For Sam : The power to stop people destroying the Shire.
For Galadriel : The power to preserve the Elves
For Boromir : The power to save his people and family.

In each case, the power would eventually overwhelm them and destroy them.

It's not like a D&D ring of invisibility. it's more like a mass mind control and reality warping device.

It's not what it does to others though that is important, it's what it does to you


I have always thought that the ring was a kind of amplificator of personal power (magical and mundane), which is explained by Galadriel when she refuses Frodo's offer (everybody would love me blabla..) and by dreams like Sam's cited previously (albeit the delusive effect of the ring).

This theory goes well with the powers of a Galadriel (first born of the Noldor) or a Gandalf (Istari or Maia in human form). They would have developed tremendous powers with the ring (exactly like Sauron). But both are also aware of its corrupting nature and pass the test (they refuse the gift).

If the power of hobbits is clearly "discretion" (as Gollum) and simplify the idea of invisibility associated with the ring: What about a great warrior like Isildur (invisible not super warrior ???). My explanation is that the rings over their amplifying powers put you a little bit more in the "spirit" world (The source of power, the original song of the Ainur).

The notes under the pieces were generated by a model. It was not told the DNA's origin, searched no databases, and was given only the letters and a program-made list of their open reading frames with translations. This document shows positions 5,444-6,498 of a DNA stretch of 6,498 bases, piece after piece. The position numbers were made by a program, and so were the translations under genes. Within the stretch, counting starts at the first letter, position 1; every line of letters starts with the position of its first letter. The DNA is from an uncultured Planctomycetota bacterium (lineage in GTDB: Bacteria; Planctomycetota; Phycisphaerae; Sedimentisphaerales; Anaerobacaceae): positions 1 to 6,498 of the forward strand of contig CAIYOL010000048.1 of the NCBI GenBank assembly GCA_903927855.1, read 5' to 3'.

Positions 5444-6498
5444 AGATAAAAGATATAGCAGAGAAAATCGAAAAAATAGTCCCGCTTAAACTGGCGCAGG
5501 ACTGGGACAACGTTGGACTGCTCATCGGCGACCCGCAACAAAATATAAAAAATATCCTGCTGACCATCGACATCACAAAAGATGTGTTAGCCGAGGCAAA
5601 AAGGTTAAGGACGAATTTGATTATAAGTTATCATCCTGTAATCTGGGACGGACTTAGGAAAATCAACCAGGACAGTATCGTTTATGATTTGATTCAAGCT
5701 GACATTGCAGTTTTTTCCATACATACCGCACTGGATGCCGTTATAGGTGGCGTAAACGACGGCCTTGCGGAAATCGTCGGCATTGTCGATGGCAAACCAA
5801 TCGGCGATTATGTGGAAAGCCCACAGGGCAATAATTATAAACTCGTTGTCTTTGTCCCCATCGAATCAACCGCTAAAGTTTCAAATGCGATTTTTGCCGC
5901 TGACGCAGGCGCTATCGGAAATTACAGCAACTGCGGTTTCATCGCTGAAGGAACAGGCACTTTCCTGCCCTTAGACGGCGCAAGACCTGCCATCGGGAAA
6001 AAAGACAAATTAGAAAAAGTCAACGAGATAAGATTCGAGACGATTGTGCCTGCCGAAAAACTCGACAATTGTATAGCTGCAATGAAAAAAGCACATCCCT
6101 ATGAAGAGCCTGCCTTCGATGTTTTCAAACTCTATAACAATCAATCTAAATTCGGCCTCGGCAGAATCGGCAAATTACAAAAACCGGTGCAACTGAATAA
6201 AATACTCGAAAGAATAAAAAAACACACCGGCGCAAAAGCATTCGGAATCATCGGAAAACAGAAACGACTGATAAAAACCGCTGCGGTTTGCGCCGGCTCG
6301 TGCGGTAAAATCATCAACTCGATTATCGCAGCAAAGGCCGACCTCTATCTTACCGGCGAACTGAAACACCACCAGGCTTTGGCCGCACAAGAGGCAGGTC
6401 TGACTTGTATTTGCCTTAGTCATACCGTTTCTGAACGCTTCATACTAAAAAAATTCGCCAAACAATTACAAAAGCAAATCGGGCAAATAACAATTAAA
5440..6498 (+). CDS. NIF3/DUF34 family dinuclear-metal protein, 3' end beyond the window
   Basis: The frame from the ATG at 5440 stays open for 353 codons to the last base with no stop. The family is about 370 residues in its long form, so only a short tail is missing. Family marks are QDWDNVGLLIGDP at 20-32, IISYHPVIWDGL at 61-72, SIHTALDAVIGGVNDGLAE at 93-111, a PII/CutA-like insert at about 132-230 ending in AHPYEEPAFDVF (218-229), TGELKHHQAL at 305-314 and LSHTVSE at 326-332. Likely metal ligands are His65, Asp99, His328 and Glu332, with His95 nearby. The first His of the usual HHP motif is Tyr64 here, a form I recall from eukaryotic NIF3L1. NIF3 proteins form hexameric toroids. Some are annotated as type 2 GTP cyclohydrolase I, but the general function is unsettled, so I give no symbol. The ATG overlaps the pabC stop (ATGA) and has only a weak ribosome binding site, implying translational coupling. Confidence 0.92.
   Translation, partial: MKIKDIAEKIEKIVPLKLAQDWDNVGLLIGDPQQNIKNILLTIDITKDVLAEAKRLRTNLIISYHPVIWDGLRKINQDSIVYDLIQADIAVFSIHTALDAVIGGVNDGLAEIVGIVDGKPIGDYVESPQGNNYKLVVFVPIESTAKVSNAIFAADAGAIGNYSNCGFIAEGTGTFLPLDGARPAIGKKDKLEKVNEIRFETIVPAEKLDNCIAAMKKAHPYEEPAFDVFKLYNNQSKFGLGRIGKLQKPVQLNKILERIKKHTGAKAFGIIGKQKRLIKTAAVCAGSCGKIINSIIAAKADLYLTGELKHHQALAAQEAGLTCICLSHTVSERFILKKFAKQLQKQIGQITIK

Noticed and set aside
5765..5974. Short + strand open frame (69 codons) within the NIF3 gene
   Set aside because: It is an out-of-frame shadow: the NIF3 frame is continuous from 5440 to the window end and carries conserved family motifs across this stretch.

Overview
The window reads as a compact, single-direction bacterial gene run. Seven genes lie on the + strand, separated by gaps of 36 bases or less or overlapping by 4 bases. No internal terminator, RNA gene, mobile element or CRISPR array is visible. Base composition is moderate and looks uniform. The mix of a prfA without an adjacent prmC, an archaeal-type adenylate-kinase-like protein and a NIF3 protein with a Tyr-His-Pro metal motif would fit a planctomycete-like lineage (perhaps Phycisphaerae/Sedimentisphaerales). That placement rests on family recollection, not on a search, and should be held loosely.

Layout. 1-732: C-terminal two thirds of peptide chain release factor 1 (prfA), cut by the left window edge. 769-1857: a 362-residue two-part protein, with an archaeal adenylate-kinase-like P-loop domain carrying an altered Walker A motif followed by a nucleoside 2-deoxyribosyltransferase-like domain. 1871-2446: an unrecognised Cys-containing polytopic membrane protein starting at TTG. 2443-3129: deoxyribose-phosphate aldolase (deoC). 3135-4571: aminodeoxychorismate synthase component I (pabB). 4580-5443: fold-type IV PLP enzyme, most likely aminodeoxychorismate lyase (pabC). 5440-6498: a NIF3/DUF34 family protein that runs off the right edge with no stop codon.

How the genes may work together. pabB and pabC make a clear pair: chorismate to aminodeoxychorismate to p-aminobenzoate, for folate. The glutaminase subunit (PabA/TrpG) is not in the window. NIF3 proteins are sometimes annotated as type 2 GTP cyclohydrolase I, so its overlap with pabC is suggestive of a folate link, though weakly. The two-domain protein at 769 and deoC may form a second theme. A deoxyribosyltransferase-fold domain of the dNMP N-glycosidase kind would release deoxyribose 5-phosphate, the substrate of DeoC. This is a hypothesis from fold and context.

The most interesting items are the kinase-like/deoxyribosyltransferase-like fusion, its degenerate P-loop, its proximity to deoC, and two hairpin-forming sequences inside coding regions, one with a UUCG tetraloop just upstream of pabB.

The Humans & Hobbits have souls, not spirits like the aforementioned: so they "shift": if you are mortal you gain presence in the spirit world and leave nearly no trace in the physical world (The invisibility is not a "perfect one" as explained in The Hobbit). But beings of power, having spiritual & physical presence, are in both worlds so they don't become invisible. This also explains the "amplifying" power of the other rings (the 3 or the 7): riches for the dwarves (but as the rings are tainted this leads to greed), security and protection of their realms & kinds for the elves. The magic of Middle Earth is very subtle (not of the D&D Fireball style), but Gandalf wearing the ring of Fire is still the best Pyromancer(Anor) of his time ;)

In my opinion all the pieces of the puzzle fit !

By the way Sauron & Gandalf are both Maia "issued" from Aulë. One corrupted by Morgoth the other not. Both are using their communication skills to achieve their goals, one with empathy the other with manipulative evil. No need to wonder what Gandalf's intelligence, empathy and secrecy would have given with the corruption of the One...

One Ring to rule them all ! Yes, all the rings touched by Sauron were linked to the One (except the 3), which simplified the control he sought over the main rulers of the time (who received those rings). The rings were also built for a specific racial trait (or race) as the poem goes... Sauron's effort to get the last of the 7 for him when is plot was thwarted by Dwarf resilience to magic is also a good indicator of their real "wealth generating effect" to rebuild his new Mordor.

Hope you liked my prose ;)


  • I do! Thats a nice answer! – Evgeni Apr 19 '13 at 11:53
  • That fits with what's in the books. Tolkien's take on magic wasn't anything you can fit on a card or work out with dice. Magic in Middle Earth is ethereal, non-linear and definitely non-mechanical. – Joe L. Jun 5 '14 at 10:22
  • Good except one part: the Three Rings actually would be risky to wear while Sauron had the One; they weren't sullied by him but they were still crafted from the knowledge of Sauron. Of course originally the Rings were meant for the elves entirely; only when they perceived his deception did he declare war and take Rings by force (but he never found the Three). Then he ensnared Men and attempted to ensnare Dwarves. – Pryftan Aug 18 '17 at 21:59